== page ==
Change We Can Afford: Builder Magazine’s “House for the New Economy”

After two decades of constructing massive, cheaply built, stranded-in-the-suburbs homes, is America ready for a change?  Can we really end our addiction to huge?  End our addiction to the cruise ship home, full of extraneous amenities, but disconnected from everything else we value?  Builder Magazine thinks so.

At the 2010 International Builders Show in Las Vegas, Builder introduced its latest concept home:  The Home for the New Economy (head over to the website to take a virtual tour).  In response to current economic and real estate trends, Builder wanted to present a design that was cost-conscious but still appealing to America’s image-sensitive homebuyers. They enlisted Marianne Cusato, well-known designer of the Katrina Cottage, to realize their vision. Cusato drew inspiration from utopian small-town architecture characterized by small, stylish homes on closely situated lots that foster a sense of community rather than isolation.  The idea is that if newly built homes can re-externalize the amenities Americans demand (movie theaters, gyms, affordable dining) by making communities denser, more walkable and well appointed, homes can just be homes again.
The result is a design deliberately small on space (measuring just under 1,800 square feet) but big on efficiency, flexibility and character.  At $110-$150 per square foot, the 3 bedroom, 3.5 bath home is characterized by simple, symmetrical architecture, adaptable storage spaces, and well-engineered plumbing and electrical systems.  While the home is not expressly “green” by design, it contains environment and wallet-friendly features like 2×6 rather than 2×4 studs (allowing for more insulation), double paned windows, auto-shut off light fixtures, and propane heat for the furnace and tankless water heater.  Cusato devoted more space to common areas than bedrooms, and included a large adaptable “suite” that can be used as an office, play room, or fourth bedroom.   The home also features a porch, small driveway and one-car garage.  In short: anything anyone really needs.

But, to make the design economically successful, Builder and Cusato returned to what people really want.  Their conclusion, that people want more-affordable but still-attractive homes in vibrant communities, informed their design and marketing of the Home for the New Economy.  They knew that lackluster, ascetic designs are not appealing to the average homebuyer.  Nor are high-tech, futuristic, self-righteously “green” designs.  Instead, the Home for the New Economy appeals to America’s nostalgia for the stylish, affordable, comfortable communities of old, but with a modern twist.  The home is both familiar and innovative.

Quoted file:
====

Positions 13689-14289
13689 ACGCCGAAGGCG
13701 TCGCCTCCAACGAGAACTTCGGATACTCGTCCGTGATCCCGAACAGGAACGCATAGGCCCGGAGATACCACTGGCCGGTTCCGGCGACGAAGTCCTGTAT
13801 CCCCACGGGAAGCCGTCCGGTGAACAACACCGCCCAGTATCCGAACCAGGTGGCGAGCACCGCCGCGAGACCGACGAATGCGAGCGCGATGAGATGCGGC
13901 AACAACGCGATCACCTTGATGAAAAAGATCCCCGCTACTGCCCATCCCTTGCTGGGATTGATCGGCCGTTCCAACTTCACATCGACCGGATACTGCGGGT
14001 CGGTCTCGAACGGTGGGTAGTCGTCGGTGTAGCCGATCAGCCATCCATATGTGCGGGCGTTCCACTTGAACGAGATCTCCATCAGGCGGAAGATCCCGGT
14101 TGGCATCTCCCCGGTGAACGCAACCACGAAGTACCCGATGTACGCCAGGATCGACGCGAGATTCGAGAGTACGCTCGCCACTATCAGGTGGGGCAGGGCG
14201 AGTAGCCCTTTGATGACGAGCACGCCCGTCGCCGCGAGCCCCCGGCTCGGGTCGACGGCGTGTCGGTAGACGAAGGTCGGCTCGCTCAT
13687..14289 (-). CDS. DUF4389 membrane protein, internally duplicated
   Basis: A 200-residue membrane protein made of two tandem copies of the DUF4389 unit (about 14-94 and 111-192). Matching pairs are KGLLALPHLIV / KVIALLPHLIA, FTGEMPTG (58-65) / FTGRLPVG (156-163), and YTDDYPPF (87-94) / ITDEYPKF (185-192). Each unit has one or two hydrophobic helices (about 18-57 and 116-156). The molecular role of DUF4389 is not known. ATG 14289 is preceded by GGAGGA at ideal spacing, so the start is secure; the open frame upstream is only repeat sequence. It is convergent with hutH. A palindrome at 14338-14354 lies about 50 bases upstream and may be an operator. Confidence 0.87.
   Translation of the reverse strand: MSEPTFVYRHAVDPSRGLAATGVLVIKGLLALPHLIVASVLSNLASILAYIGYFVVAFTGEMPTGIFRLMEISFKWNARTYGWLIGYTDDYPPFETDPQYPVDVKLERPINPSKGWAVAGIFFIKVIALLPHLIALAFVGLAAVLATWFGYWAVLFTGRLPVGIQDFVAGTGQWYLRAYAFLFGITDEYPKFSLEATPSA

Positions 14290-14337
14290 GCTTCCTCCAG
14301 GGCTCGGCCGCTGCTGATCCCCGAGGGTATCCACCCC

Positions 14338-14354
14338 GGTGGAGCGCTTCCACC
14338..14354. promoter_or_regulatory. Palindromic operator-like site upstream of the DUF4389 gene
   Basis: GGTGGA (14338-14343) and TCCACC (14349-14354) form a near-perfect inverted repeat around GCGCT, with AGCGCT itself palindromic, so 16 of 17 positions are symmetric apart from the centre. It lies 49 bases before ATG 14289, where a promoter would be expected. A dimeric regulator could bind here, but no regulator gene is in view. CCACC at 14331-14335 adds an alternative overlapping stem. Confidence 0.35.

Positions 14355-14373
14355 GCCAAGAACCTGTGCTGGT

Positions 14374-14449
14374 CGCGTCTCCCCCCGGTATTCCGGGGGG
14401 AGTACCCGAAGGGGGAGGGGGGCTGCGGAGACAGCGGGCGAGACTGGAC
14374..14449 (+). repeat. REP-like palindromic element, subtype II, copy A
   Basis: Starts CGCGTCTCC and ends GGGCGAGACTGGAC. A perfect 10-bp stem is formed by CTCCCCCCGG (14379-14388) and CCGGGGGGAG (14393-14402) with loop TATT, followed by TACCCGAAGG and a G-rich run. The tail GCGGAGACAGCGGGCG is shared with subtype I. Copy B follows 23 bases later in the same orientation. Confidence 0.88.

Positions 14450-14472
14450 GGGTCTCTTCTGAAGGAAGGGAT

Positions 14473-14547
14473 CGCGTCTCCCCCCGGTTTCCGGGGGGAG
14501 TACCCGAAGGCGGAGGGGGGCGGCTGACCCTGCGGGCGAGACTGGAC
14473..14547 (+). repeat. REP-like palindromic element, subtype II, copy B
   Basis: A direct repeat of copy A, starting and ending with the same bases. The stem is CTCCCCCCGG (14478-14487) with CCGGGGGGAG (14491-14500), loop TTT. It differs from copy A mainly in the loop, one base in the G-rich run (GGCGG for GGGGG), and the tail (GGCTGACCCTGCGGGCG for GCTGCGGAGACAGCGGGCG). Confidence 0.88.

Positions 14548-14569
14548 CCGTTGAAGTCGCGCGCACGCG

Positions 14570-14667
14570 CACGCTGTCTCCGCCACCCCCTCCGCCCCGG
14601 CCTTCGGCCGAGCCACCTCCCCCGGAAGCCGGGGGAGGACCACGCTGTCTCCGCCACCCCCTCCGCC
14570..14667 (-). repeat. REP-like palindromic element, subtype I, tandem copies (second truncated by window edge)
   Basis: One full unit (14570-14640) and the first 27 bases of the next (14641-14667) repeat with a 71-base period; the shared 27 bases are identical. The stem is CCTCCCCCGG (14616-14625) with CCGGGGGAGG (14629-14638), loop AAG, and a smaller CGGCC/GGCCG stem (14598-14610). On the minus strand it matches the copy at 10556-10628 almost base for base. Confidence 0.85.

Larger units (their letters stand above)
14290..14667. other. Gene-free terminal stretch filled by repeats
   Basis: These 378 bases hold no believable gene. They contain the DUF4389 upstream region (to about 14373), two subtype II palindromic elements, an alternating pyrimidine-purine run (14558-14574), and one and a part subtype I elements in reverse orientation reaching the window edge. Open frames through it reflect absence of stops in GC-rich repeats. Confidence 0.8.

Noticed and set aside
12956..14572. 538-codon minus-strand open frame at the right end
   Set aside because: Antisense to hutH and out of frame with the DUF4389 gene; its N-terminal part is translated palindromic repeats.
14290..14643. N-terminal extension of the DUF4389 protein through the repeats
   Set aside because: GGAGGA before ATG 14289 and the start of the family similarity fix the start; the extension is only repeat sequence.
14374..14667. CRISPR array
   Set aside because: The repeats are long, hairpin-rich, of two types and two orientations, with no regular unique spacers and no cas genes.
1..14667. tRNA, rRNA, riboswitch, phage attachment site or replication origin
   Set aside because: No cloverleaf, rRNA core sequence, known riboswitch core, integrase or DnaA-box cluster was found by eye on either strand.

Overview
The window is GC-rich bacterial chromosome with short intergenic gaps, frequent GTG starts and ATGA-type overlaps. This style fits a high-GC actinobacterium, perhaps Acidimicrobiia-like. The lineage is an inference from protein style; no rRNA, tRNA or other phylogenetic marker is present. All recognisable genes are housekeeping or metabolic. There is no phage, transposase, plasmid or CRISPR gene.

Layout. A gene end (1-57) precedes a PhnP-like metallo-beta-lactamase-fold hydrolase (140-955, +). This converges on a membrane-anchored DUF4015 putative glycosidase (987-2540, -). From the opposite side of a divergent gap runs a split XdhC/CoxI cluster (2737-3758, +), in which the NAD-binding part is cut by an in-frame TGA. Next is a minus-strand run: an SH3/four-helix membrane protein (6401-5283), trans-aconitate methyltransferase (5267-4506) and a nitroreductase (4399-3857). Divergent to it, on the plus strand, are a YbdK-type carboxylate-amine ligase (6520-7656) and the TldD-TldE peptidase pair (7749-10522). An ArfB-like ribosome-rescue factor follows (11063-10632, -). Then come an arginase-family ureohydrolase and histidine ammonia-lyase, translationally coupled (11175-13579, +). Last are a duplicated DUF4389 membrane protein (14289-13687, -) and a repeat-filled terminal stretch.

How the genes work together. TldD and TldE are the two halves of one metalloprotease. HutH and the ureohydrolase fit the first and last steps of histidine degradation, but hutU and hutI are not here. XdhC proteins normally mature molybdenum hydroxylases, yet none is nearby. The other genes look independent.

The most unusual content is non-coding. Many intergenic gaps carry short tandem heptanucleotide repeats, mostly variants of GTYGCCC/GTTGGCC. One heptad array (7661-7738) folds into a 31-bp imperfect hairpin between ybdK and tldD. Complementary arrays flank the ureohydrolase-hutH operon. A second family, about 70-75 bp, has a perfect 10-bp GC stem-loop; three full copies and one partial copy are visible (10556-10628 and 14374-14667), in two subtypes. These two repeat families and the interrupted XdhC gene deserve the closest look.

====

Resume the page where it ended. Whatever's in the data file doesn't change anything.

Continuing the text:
Cusato hopes the design will shift homebuyers’ focus from the cost per square foot of a home to the cost of maintaining a home.  She believes this will change the culture of home buying, and with it, home building, creating an opportunity re-establish the communities our obsession with McMansions extinguished.  A change we can all, very much, afford.

Allison Pofit Altaras is a first year law student, outdoor enthusiast, and fledgling science fiction writer.

Welcome to the University of Denver Sturm College of Law/Rocky Mountain Land Use Institute Blog, a special section of! Here, University of Denver Sturm College of Law students will report on emerging, novel and contested land use and development issues from a sustainability perspective. We believe the development of the American West, and indeed the entire planet, necessitates a closer and more responsible look at not only how we use natural resources but how we build our communities and economies.We invite you to comment and engage with us over issues of interest to you. And we invite you to suggest topics for us to research and report on from our unique perspective as law students. But most of all, we invite you to take these ideas and share them with your friends and colleagues so we can all be involved in a more informed and forward-thinking discussion about our future.

3 responses

  1. Allison,
    This concept of high quality living space in small footprint homes is such an exciting topic for you to be sharing. Its something we discussed often in design school and as our generation of American home buyers gets out there its a great relief to see that there are options like this appearing in the market. Coming from New Orleans I think we learned first hand that its the quality of the living space vs quantity that makes a home enjoyable. The builders concept home virtual tour is really great as well…I love the porches and adaptable suite in the rear of the home. Thanks for this article and best of luck with everything!

  2. I think there are plenty of commendable points to this project, with its only major short coming being its appearance. This house is trying to look like it was built 100 years ago but is made with HardieBoard and composite roofing material. The entire product palette is suggesting a new look at what living in America means but the entire home is trying to look old.

    As an architect, I believe that advances in residential construction and the cultural repercussions of how we live have to engage American preconceptions about the home. When you take the virtual tour, stepping onto the porch has the commentator talking about homes that seek authenticity, but nothing about the image of this home is authentic. None of the exterior are the genuine materials they try to emulate.

    Taking a step towards sustainability means taking a step towards change. Instead of trying to make things stay the same, why not embrace the new materials that we have and forms that they can create rather than trying theme our way into some nostalgic dream that only detracts from the REAL old, historical homes.

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